Solution to Use inference rules to deduce the following conclusions from the following sets of premises: a) … - Sikademy

Sept. 17, 2019

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Archangel Macsika

Use inference rules to deduce the following conclusions from the following sets of premises: a) Premises: p ∨ q q → r, p ∧ s → t, ¬r, ¬q → u ∧ s Conclusion: t b) Premises: (p ∧ t) → (r ∨ s), q → (u ∧ t), u → p, ¬s Conclusion: q → r

a. Solution for - Premises: p ∨ q, q → r, p ∧ s → t, ¬r, ¬q → u ∧ s Conclusion: t

1q → rPremise
2¬ rPremise
3¬ qModus Tollens of 1 and 2
4p ∨ qPremise
5pDisjunctive syllogism of 5 and 4
6¬q → u ∧ sPremise
7¬ qCopy 3
8u ∧ sModus Ponens of 7 and 6
9sSimplification of 8
10pCopy 5
11p ∧ sConjunction of 9 and 10
12p ∧ s → tPremise
13tModus Ponens of 11 and 12

By arriving at the conclusion "t", the argument is proven.

∴ The premise and conclusion is valid.

b. Solution for - Premises: (p ∧ t) → (r ∨ s), q → (u ∧ t), u → p, ¬s Conclusion: q → r

Since the above argument includes a proposition "q", the argument above will be valid, if the argument with the following premise and conclusion below is valid.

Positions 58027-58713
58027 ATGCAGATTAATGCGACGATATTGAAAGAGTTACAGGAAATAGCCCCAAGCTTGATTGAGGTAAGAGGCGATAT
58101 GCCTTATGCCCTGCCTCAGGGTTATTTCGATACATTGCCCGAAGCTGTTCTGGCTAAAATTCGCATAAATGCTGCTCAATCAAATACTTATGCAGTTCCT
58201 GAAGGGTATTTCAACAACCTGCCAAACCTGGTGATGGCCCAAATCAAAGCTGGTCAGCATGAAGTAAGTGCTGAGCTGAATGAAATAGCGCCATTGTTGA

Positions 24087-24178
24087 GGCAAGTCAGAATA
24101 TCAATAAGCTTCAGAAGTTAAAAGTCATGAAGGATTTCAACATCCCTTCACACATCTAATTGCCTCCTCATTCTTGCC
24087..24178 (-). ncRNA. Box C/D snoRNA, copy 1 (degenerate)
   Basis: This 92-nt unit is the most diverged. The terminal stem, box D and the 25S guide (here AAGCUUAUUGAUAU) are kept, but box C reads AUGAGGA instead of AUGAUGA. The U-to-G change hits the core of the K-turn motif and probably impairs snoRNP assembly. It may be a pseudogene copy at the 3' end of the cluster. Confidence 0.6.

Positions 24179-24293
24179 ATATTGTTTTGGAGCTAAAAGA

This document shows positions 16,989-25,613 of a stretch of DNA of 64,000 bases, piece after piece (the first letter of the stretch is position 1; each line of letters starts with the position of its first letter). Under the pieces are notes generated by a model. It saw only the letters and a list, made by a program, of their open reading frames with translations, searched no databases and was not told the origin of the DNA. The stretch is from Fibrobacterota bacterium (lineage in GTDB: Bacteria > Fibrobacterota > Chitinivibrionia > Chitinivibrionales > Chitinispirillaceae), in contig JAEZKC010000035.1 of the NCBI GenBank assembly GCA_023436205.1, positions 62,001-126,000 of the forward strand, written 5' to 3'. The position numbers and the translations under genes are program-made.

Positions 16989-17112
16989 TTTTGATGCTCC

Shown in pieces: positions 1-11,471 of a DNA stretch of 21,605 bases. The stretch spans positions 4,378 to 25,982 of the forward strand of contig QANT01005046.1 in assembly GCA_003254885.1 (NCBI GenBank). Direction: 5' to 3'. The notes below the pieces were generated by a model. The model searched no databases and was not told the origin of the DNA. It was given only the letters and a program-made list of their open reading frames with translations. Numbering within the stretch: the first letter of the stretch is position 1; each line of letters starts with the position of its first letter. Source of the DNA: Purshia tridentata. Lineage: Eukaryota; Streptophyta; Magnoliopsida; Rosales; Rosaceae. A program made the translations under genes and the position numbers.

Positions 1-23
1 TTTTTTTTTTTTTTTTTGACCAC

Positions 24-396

Knowing this, we can rewrite
Premises: (p ∧ t) → (r ∨ s)
q → (u ∧ t)
u → p
¬s
Conclusion: q → r
as
Premise: (p ∧ t) → (r ∨ s)
q → (u ∧ t)
u → p
¬s
q
Conclusion: r

Observe the two propositions and how they differ from each other. If we can prove that the second proposition is valid, it automatically means that the first (original) proposition is also valid.

1q → (u ∧ t)Premise
2q → uSimplification of 1
3u → pPremise
4q → pHypothetical Syllogism of 2 and 3
5q → tSimplication of 1
6q → (p ∧ t)Conjunction of 4 and 5
7(p ∧ t) → (r ∨ s)Premise
8q → (r ∨ s)Hypothetical Syllogism of 6 and 7
9qPremise
10r ∨ sModus Ponens of 8 and 9
11¬sPremise
12rDisjunctive syllogism of 10 and 11

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